Monday , November 18 2019
Home / Lars P. Syll (page 277)
Lars Pålsson Syll
Professor at Malmö University. Primary research interest - the philosophy, history and methodology of economics.

Lars P. Syll

Denmark’s euro problem

Denmark’s euro problem Denmark has combined high taxes and strong social benefits (free college, heavily subsidized child care, and more) with strong employment and high productivity. It shows that strong welfare states can work. But it is worth noting that Denmark has had a fairly bad run since the global financial crisis, with a severe slump and a very weak recovery. In fact, real GDP per capita is about as far below pre-crisis levels as that of Portugal or Spain, although with much less...

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Jeffrey Sachs — studying neoclassical economics make students less ‘pro-social’

Jeffrey Sachs — studying neoclassical economics make students less ‘pro-social’ Students trained in egoistic game theory, notably in university courses in neoclassical economics, are less likely to cooperate in laboratory settings. There is now a large literature on the lower levels of pro-sociality of economics students compared with non-economics students … The findings of low pro-sociality among economics students are robust; the interpretation, however, has differed between those who...

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For those of us who can’t get enough of English eccentrics, Brewer’s Rogues, Villains, Eccentrics by William Donaldson is probably the funniest book ever written. I mean, just to take one example, where else would you find an entry like this one? Carlton, Sydney (1949- ), painter and decorator. Those who argue that bestiality should be treated with understanding had a setback in 1998 when Carlton, a married man from Bradford, was sentenced to a year in prison for having intercourse with a...

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Why experimental economics is no real alternative to neoclassical economics

Why experimental economics is no real alternative to neoclassical economics One obvious interpretation is that Model-Platonism implies that economic models are Platonic, if they take the form of thought-experiments, which use idealized conceptions of certain objects or entities (Platonic archetypes). This clearly sounds like a pretty familiar procedure, although the rationale for the thought-experimental character of economic models (if they are conceived as such) has been transformed over...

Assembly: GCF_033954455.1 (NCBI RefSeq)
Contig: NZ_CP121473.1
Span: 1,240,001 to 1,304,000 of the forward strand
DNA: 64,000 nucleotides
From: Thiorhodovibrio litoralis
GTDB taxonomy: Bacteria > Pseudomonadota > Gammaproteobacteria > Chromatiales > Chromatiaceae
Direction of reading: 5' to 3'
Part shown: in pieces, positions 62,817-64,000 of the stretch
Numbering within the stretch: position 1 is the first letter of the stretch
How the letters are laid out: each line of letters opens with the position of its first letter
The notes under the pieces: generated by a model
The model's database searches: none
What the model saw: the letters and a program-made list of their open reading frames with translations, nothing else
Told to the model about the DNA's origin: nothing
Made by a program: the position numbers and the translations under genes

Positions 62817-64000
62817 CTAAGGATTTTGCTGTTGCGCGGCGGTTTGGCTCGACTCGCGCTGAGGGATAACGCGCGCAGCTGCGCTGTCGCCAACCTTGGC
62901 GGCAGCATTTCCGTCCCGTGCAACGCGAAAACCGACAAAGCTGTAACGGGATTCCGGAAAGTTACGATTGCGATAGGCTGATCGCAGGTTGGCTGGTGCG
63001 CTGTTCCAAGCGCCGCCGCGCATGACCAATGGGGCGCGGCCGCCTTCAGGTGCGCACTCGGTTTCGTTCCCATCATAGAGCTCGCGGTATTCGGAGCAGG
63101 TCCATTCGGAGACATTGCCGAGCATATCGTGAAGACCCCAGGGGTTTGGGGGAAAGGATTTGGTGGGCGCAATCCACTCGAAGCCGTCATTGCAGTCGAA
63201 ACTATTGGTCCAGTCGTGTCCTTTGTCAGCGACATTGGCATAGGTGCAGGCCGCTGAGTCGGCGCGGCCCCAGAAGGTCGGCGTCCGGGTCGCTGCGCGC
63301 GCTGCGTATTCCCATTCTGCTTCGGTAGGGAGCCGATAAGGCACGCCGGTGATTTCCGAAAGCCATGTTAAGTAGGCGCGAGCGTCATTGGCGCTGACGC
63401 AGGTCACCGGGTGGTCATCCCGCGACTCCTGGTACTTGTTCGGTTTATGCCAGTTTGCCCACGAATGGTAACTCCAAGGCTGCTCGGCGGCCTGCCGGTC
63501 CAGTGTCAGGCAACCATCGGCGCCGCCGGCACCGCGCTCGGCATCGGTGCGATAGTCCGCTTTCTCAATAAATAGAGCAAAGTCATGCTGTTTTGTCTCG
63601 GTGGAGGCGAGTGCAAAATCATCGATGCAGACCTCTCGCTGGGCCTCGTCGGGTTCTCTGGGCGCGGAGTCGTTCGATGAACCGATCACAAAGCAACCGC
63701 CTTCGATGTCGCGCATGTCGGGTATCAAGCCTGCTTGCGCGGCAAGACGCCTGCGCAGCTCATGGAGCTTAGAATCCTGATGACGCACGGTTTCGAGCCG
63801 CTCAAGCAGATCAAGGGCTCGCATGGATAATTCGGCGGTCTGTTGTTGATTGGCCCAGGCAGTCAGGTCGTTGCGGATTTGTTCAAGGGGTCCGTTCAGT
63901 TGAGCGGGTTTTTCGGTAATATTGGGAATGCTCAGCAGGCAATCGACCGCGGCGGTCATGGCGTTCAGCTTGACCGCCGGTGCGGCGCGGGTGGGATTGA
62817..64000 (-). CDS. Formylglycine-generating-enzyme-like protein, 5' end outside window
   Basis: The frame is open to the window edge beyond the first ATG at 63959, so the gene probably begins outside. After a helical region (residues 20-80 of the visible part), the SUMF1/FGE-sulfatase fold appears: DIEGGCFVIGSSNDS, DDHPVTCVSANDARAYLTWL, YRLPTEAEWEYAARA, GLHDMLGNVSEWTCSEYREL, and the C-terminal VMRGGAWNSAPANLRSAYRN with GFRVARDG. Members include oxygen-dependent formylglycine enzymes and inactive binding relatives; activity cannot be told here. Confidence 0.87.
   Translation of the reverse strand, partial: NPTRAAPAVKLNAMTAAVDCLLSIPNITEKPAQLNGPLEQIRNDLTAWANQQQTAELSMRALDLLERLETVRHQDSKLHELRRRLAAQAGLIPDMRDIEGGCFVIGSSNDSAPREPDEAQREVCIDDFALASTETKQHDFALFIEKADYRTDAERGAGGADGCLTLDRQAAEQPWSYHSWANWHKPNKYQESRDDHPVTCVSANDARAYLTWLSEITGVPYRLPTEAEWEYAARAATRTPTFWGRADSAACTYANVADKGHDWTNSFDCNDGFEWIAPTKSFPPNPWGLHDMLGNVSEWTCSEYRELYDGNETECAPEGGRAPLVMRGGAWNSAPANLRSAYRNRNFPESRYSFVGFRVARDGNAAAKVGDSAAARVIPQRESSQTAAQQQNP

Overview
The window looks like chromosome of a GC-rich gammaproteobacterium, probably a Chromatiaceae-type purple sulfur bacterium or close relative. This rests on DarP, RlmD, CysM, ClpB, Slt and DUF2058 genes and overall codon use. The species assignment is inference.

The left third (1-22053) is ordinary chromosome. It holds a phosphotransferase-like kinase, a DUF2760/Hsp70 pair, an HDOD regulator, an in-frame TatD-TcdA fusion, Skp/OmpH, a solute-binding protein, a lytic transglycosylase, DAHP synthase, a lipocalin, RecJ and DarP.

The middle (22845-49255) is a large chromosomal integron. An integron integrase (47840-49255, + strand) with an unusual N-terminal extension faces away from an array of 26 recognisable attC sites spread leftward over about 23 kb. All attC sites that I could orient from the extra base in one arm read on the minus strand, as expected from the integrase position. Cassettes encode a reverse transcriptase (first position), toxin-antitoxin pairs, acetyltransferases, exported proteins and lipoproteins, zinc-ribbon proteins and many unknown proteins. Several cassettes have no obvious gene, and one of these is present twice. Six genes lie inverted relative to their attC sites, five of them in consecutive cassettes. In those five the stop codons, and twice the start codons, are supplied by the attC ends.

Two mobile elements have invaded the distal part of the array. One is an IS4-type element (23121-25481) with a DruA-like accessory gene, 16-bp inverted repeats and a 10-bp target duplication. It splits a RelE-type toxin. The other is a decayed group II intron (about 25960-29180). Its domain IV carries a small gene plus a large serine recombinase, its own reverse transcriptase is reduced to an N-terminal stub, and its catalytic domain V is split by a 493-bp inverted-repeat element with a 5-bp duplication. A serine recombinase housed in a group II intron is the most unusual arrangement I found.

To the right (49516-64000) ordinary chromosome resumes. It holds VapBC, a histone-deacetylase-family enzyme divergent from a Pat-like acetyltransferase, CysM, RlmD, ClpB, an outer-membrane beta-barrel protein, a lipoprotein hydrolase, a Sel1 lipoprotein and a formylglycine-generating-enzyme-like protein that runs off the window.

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Deborah Mayo vs. Andrew Gelman on the (non-)significance of significance tests

Deborah Mayo vs. Andrew Gelman on the (non-)significance of significance tests Mayo: 

You seem to have undergone a gestalt switch from the Gelman of a short time ago–the one who embraced significance tests … Andrew: 

I believed, and still believe, in checking the fit of a model by comparing data to hypothetical replications. This is not the same as significance testing in which a p-value is used to decide whether to reject a model or whether to believe that a finding is true. Mayo: 

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The Swedish for-profit ‘free’ school disaster

The Swedish for-profit ‘free’ school disaster Gustav Fridolin, Sweden’s rather youthful education minister, emerges from behind his desk in a pleasant office in central Stockholm wearing what looks like a pair of Vans and the open, fresh-faced smile of a newly qualified teacher. The smile falters when he begins to describe the plight of Sweden’s schools and the scale of the challenge that lies ahead. Fridolin, it turns out, is the man in charge of rescuing a school system in crisis....

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Why the euro divides Europe

Why the euro divides Europe The ‘European idea’—or better: ideology—notwithstanding, the euro has split Europe in two. As the engine of an ever-closer union the currency’s balance sheet has been disastrous. Norway and Switzerland will not be joining the eu any time soon; Britain is actively considering leaving it altogether. Sweden and Denmark were supposed to adopt the euro at some point; that is now off the table. The Eurozone itself is split between surplus and deficit countries, North...

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Dumb and Dumber — the Chicago version

Dumb and Dumber — the Chicago version Macroeconomics was born as a distinct field in the 1940s (sic!), as a part of the intellectual response to the Great Depression. The term then referred to the body of knowledge and expertise that we hoped would prevent the recurrence of that economic disaster. My thesis in this lecture is that macroeconomics in this original sense has succeeded: Its central problem of depression-prevention has been solved, for all practical purposes, and has in fact...

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